Strengthening Constitutional Self-Government

No Left Turns

Literature, Poetry, and Books

Harriet Beecher Stowe

John Miller at NRO reminded me that today is Stowe's birthday.  I think it is worth noting for both public and private purposes, and not only because she was "the little woman who wrote the book that started this great war".  She should be remembered for our own good, and Uncle Tom's Cabin was one of the first books I ever read (about age 9), and I loved it.  That the term "Uncle Tom" has been misused in our time is one of those great wrongs the world is capable of allowing.  On the other hand, there are good men trying to write that wrong, see Bill Allen's Rethinking Uncle Tom's Cabin: The Political Philosophy of Harriet Beecher Stowe, wherein he tries to reclaim his promised hero.

I read the book in Hungarian (a 1954 version), with the explicit Christian references removed by the communist regime.  But even nine year old boys understand something about freedom (and Christianity)....besides I was also reading Hucklebery Finn, and already knew something about a boy and a man on a raft on a big river talking about freedom, about ruling themselves and ruling others.  And as Huck learned from him, so did I.  The tyrants could remove references to natural rights and Christianity, as if human beings were incapable of reading between the lines.   But it turned out they were wrong, the human mind is created free, and can figure these things out on its own, along with Uncle Tom, and Jim, and Huck, and Peter.  Bless you Mrs. Stowe.

Discussions - 5 Comments

Read Uncle Tom, if you've never read it, and you'll be astonished. Read Bill Allen's commentary, and you'll be transported.

And when you done with Uncle Tom's Cabin, read the forward to Whittaker Chamber's "Witness".

Here -- -- a good taste of Allen on Stowe and part 2 is available.

And, I am currently reading Solzhenitsyn's "Warning to the West," which addresses all of the comments the Peter made above about the human person, liberty, rights, and dignity.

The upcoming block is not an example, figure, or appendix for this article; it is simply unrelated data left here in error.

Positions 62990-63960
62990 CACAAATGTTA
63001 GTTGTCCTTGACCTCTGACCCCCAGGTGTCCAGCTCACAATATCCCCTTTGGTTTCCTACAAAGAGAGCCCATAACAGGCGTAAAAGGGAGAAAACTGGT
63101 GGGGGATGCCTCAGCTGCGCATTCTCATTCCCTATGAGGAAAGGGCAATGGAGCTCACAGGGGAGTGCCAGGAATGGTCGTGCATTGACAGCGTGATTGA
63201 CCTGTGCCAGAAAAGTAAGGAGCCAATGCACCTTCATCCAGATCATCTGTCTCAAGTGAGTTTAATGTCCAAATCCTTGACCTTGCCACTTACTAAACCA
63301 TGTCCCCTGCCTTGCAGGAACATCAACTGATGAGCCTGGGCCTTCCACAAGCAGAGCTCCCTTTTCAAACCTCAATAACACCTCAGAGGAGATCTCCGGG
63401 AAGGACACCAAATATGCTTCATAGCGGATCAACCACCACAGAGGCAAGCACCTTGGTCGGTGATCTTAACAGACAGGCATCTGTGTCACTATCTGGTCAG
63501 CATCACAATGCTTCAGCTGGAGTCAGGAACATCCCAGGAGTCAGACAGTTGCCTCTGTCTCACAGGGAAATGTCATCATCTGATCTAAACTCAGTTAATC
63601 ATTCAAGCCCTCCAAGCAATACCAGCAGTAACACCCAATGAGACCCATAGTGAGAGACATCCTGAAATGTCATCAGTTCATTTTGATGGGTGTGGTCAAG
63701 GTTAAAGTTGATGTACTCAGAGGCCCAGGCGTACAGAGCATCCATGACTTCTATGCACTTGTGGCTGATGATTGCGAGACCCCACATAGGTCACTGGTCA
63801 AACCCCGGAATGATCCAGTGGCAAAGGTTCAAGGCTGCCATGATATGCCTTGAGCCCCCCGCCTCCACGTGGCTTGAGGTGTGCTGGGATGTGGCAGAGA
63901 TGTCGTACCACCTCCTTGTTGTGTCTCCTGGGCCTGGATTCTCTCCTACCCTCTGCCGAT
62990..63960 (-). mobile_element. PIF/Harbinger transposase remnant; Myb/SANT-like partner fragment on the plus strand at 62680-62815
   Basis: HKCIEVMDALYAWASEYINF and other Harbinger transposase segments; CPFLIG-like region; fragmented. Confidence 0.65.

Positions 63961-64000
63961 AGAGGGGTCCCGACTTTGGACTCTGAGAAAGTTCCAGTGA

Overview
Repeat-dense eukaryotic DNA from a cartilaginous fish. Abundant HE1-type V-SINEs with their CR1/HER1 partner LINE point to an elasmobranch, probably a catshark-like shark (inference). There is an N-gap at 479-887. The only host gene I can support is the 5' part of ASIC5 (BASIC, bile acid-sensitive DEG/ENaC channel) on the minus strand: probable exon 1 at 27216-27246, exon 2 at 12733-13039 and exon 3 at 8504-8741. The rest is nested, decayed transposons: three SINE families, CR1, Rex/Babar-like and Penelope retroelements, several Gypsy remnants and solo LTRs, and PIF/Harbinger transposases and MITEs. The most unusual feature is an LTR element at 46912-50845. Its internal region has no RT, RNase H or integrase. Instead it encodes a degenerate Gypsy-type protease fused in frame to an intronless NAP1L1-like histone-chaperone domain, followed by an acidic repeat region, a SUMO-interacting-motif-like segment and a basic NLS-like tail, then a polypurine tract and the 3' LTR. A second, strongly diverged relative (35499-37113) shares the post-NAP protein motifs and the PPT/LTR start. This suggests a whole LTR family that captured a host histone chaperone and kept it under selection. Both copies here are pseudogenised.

NLT's good friend Keith Olbermann recently offered up this gem, also from Harriet Beecher Stowe. Its from All Things, Harriet Beecher Stowe's magazine profile of Abraham Lincoln, written in 1863.

"The revolution through which the American nation is passing is not a mere local convulsion. It is a war for a principle which concerns all mankind. It is the war for the rights of the working classes of mankind, as against the usurpation of privileged aristocracies. You can make nothing else out of it. That is the reason why, like a shaft of light in the judgment-day, it has gone through all nations, dividing to the right and the left the multitudes. For us and our cause, all the common working classes of Europe – all that toil and sweat and are oppressed. Against us, all privileged classes, nobles, princes, bankers, and great manufacturers, and all who live at ease.

A silent instinct, piercing to the dividing of soul and spirit, joints and marrow, has gone through the earth, and sent every soul with instinctive certainty where it belongs. No sophistries could blind or deceive them; they knew that our cause was their cause, and they have suffered their part heroically, as if fighting by our side, because they knew that our victory was to be their victory. On the other side, all aristocrats and holders of exclusive privileges have felt the instinct of opposition, and the sympathy with a struggling aristocracy, for they, too, feel that our victory will be their doom."

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